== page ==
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Cancer treatments—including the newer targeted therapies—affect the skin, hair, and nails. More than just cosmetic issues, hair loss, rashes, burns, and dry, itchy skin from cancer treatment can dramatically impact quality of life and may result in the cessation of highly effective anti-cancer treatment. Mario E. Lacouture, MD, Director of the Oncodermatology Program at Memorial Sloan Kettering Cancer Center in New York, NY, wrote the books on skin during and after cancer, literally. He is the author of Dr Lacouture’s Skin Care Guide for People Living With Cancer and Dermatologic Principles and Practice in Oncology. Dr. Lacouture spoke with Practical Dermatology® about some of the more common dermatologic sequelae that can occur during and after cancer treatment and shared some advice on how dermatologist can better address these concerns.

Your specialty is unique. How did you choose it?

Mario E. Lacouture, MD: During my dermatology residency in 2004 in Chicago, there were a number of new drugs introduced in the oncology world that had the promise of being very effective against cancer without any of the side effects associated with older therapies, such as nausea, hair loss, or severe infections. These drugs arrived with a lot of fanfare, but patients started developing severe acne-like rashes on their faces and dry, itchy skin. Oncologists stopped using these drugs because they didn’t know what to do, even though patients were responding beautifully. These rashes were so severe that patients wouldn’t want to leave the house. When people lose their hair from chemotherapy, they can put on a wig or scarf, but there is no way to hide severe acne covering your face. We realized that many of these skin issues could be easily treated by a dermatologist, but most patients weren’t being referred.

How have things changed in the last 15 years?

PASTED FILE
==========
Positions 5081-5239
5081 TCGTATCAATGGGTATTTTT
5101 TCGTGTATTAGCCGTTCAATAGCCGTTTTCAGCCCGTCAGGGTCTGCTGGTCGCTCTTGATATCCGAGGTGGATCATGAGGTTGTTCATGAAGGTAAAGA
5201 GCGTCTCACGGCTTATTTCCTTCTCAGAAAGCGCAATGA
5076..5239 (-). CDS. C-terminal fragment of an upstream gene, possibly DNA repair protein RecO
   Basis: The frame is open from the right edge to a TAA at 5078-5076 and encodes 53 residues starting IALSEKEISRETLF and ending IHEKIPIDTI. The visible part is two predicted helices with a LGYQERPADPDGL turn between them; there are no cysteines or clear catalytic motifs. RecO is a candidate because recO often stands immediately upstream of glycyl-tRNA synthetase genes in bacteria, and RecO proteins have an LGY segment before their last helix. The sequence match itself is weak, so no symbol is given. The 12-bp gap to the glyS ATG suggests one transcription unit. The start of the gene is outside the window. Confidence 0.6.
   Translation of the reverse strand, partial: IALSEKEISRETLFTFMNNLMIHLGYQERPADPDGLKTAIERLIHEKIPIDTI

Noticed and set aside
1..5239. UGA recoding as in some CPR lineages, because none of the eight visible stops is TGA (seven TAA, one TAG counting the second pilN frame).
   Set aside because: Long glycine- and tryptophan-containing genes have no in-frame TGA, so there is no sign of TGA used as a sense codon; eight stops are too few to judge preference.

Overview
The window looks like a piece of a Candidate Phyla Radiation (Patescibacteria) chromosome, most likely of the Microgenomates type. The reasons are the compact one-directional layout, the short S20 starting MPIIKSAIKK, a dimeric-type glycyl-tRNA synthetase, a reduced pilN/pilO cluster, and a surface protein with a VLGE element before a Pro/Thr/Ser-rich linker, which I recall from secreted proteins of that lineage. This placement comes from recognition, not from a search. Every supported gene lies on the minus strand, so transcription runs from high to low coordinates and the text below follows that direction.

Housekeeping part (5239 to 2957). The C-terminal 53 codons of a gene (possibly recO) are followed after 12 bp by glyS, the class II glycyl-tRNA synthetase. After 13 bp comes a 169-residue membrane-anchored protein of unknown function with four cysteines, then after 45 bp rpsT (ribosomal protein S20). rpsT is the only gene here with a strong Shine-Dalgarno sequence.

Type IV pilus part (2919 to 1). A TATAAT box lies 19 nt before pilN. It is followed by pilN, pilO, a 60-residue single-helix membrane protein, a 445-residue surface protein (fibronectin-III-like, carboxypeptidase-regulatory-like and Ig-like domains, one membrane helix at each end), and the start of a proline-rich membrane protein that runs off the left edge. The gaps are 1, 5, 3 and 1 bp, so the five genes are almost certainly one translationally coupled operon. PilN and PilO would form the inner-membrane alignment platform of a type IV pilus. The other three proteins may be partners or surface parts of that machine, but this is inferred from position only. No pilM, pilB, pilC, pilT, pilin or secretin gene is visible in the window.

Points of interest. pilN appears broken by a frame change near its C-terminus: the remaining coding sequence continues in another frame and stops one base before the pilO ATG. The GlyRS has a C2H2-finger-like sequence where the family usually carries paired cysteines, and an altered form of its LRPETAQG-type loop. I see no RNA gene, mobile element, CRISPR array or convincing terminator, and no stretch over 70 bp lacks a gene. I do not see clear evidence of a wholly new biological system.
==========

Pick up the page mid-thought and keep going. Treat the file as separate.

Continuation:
Dr. Lacouture: In the past 15 years, more dermatologists have become interested in oncodermatology, and a few dozen are making this their career, running clinical trials to address these side effects and publishing articles. It is gratifying to see this field evolve, but we still have a way to go.

How do these sequalae affect a patient’s quality of life?

Dr. Lacouture: These are not just cosmetic issues. They also impact quality of life. With itch, for example, you can’t sleep, and scratching skin can lead to severe skin infections that can become systemic. In studies that we conducted, 34 percent of patients say that dermatologic side effects are the most significant, above severe diarrhea, hair loss, and nausea.

How can dermatologists improve patient outcomes and quality of life?

Dr. Lacouture: Most women with breast cancer will receive chemotherapy, radiation, and surgery, therefore, it would be ideal if a dermatologist participated in their care from the beginning to offer counsel on what devices to use during treatments, such as cold caps. We can also advise on proactive moisturization for dry, itchy skin and can recommend cooling the hands and feet during infusions to prevent nails from falling off. We also conducted a trial using prophylactic antibiotics and topical steroids and were able to reduce risk of rash associated with EGFR inhibitors by
50 percent, but there is room to do more. As a whole there is a lot of information that dermatologists can provide that could be utilized early on and save patients a lot of discomfort, pain and psychosocial trauma.

Tell us more about The SERIES (Skin and Eye Reactions to Inhibitors of EGFR and kinaseS) Clinic?

Dr. Lacouture: We started this clinic because we wanted to provide rapid and immediate access to cancer patients to evaluate these reactions. These patients may not be able to come back to the hospital. We see them the same day, so the oncologist will know if the skin condition is treatable and would not preclude the patient from additional therapy.

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